Wong envisions changes to University in a Q&A session with Xpress


SF State President Les Wong answers questions during an interview given by Xpress editors in the Administration Building Wednesday, Sept. 17, 2014.

SF State President Les Wong answers questions during an interview given by Xpress editors in the Administration Building Wednesday, Sept. 17, 2014. Frank Ladra / Xpress.
SF State President Les Wong answers questions during an interview given by Xpress editors in the Administration Building Wednesday, Sept. 17, 2014. Frank Ladra / Xpress.

Golden Gate Xpress editors sat down with SF State President Leslie E. Wong last week to discuss the future of the University. The Gator president expanded on his plans for a new science facility, a campus extension at the Hunters Point Shipyard and expectations for a redesigned athletics. Here are his responses, edited for clarity.


Xpress: What are some of your greatest accomplishments while president at SF State?

LW: “I feel really proud of the new spirit that’s on campus.  The sort of sense of identity within San Francisco, within the CSU, we’re getting our name out nationally, you know, little by little.”


Xpress: What are your plans for the future?

LW: “I think we’re going to do a lot of groundwork to set the stage to start the strategic, very strategic, planning for a new science building. We sort of tentatively thought maybe up on 19th and Buckingham might be a best spot to do it. We’ll take down a smaller building there, but it is a way for us to think about roughly 200,000 square feet for straight science work.”


Xpress: Now that you can look back at your two years at SF State, what would you have done differently?

LW: “All of the various infrastructure problems told me that I should have been far more prepared on day one to look at the physical plans. In many ways a new guy get’s to say let’s look underground, let’s look at the buildings. I should have known and that’s terrible, I should have known within the first semester where our soft spots were and I’ll have to admit I didn’t.”


Xpress: Do we have the teams to bring us to a higher level of athletics?

LW: “ “I’ve had a lot of students ask the perennial question of football and (that) variety of things. To use a baseball analogy, for us to go to third base with a foot stuck on first isn’t gonna work, and I think we ought to get really good at what we do, with what we have, get to second base and ask ourselves ‘will new sports fit us?’”


Xpress: New Gator or old Gator?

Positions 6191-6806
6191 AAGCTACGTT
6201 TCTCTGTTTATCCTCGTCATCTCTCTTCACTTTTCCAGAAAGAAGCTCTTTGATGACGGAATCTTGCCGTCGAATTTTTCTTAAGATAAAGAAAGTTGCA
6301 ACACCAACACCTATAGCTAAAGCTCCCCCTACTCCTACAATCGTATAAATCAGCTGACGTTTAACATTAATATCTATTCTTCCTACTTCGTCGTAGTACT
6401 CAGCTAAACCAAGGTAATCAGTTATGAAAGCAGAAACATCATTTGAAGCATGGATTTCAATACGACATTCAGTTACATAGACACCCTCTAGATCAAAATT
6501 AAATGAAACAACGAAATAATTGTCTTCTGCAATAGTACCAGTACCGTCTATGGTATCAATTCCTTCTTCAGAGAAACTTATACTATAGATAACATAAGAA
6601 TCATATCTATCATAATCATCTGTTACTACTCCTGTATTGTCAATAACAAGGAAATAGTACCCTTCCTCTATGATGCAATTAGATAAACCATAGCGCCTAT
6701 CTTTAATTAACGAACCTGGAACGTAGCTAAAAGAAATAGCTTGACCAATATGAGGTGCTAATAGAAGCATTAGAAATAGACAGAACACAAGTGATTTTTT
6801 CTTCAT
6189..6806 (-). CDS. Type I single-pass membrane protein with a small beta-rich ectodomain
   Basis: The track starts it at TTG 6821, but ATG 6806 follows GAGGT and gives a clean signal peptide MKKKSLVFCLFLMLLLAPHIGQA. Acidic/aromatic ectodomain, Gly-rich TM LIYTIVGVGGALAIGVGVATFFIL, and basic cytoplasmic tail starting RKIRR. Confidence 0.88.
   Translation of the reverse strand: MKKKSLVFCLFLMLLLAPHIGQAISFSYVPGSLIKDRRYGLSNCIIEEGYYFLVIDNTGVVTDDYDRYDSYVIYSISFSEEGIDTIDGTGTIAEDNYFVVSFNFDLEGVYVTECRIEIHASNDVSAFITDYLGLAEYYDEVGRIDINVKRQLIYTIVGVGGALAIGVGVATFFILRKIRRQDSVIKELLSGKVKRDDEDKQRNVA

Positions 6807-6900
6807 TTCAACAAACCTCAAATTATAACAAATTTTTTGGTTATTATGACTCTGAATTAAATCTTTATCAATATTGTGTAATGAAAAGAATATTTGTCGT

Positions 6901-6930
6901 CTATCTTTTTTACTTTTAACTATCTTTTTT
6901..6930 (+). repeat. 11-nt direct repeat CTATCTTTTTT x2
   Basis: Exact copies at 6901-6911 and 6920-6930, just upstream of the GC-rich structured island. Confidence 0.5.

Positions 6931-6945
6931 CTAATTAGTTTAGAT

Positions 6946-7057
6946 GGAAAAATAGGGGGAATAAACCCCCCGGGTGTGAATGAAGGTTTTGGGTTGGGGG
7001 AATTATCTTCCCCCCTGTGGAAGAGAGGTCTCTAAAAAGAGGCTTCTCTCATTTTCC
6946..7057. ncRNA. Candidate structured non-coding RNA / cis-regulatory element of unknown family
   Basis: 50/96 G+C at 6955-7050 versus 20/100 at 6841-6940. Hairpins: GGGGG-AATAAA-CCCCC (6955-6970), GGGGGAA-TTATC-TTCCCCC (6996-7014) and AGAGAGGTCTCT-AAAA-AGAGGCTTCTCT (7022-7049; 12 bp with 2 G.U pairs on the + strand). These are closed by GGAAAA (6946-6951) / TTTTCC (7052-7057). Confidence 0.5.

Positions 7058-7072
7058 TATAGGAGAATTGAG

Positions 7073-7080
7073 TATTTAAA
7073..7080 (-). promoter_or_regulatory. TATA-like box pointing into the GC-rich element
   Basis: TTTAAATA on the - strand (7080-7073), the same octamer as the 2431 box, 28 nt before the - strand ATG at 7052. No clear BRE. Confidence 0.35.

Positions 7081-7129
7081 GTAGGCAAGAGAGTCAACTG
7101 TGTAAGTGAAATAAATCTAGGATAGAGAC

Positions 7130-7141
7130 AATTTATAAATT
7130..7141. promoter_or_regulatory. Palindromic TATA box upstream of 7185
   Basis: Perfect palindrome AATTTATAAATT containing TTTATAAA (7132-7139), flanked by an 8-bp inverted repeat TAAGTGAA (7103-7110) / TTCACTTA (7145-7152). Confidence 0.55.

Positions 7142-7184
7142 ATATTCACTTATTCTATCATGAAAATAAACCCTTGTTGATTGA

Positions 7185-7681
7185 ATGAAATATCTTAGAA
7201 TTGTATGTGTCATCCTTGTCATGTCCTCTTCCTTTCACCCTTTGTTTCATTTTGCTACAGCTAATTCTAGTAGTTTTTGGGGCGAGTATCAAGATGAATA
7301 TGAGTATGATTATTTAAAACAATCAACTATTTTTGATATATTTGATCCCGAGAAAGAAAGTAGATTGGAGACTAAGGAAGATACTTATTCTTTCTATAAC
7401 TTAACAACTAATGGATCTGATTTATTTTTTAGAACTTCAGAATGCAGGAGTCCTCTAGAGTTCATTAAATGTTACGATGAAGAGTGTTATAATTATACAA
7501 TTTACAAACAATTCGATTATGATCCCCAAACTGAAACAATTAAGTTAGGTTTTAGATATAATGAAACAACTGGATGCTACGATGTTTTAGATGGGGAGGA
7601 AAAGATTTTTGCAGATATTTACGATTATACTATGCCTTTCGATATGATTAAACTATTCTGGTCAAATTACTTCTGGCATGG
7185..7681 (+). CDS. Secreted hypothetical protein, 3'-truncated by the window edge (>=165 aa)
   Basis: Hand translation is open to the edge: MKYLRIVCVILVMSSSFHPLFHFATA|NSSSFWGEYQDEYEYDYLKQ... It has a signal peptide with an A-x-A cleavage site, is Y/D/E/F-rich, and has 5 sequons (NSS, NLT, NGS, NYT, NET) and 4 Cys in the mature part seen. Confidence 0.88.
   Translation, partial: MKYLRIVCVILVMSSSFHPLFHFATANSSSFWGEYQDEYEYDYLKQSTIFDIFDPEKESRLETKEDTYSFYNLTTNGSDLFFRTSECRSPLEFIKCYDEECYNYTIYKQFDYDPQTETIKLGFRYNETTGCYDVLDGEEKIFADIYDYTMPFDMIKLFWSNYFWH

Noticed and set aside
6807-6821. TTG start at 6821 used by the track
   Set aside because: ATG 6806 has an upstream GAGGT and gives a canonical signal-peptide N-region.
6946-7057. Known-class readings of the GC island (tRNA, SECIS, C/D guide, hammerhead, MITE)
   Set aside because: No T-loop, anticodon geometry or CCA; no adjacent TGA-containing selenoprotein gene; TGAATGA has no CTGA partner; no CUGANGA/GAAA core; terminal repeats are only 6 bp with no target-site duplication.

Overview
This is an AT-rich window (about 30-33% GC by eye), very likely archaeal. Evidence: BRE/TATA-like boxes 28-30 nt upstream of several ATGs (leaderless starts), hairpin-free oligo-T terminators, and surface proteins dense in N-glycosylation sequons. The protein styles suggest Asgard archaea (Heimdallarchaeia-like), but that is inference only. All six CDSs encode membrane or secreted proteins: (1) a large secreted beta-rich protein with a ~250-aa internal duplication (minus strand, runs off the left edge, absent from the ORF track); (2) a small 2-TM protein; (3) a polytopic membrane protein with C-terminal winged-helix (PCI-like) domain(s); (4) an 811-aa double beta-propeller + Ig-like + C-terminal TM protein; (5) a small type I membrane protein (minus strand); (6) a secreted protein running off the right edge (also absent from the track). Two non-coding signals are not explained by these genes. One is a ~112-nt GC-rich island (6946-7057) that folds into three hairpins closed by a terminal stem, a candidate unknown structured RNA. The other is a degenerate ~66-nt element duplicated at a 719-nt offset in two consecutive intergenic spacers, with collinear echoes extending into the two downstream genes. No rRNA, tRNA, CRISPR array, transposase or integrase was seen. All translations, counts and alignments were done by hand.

LW: “I like the new one.”


Xpress: What can we expect to see down at Hunters Point?

LW:“Our thinking now with Lennar Urban and with the deans who have been, kind of interested, really have been to get programs that fit both the city’s plan ideas and Lennar’s, the neighborhood’s group there and ours—because we want to put good programs out there.  I mean, we really want to make a difference.”


Xpress: Will it be an extension school or are we moving departments from here to there?

LW:“If there are departments here that would like that opportunity to move down there, we’ll talk to them.  No one is going to be assigned, dragged against their will to go down there. I actually think that center will generate students”


Xpress: How has the community at Hunters Point reacted to the proposition of moving down there?

LW: “I’ve had nothing but positive feedback.  It’s been mostly individuals and we’re gonna start sponsoring some neighborhood meetings as we did when I first arrived here.”“Lennar was not on the radar at that point but I’ve gotten calls and notes from people saying, ‘I was at that little meeting in Bayview about two years ago, you didn’t forget us and I feel really good about that.’”


Xpress: What is the University going to be doing to ensure that the shipyard is clean when we get there?

LW:“I’m going to bring the same attitude to that project as I did with the Science Building. We’re going to make sure that it’s absolutely safe. We’re going to make sure that even before any potential construction occurs that the soil, grounds, access in and out – all of that stuff – meets our standards and expectations before we move forward.”


Xpress: How did this year’s change in Title IX policy affect SF State?

LW:“It involved a commitment on our part to, in our minds, to be on the cutting edge of reforms, and standing up to our values that our campus is going to be safe and we’re going to do our due diligence. We’ve reorganized the whole violence against women act requirements. I think we’re beyond them by far. Everybody is asking us for copies for the way we reorganize to implement this. We already begun training students. We’ve already started training employees. We are out on the cutting edge of the wave, saying, ‘we’re committed to this professionally and morally.’ I think Luoluo’s (the Title IX Coordinator’s) leadership has been instrumental in that.”


Xpress: We’ve been reporting about allegations of a rape on campus. We’ve heard some comments from Luoluo, but we haven’t really heard your input. What’s your stance on that?

LW:“I don’t know about the case in general. I’ve been off campus. In fact, I got on a plane at 1 o’clock last night to make this meeting from the east coast, so I don’t know the case (that you’re talking about).”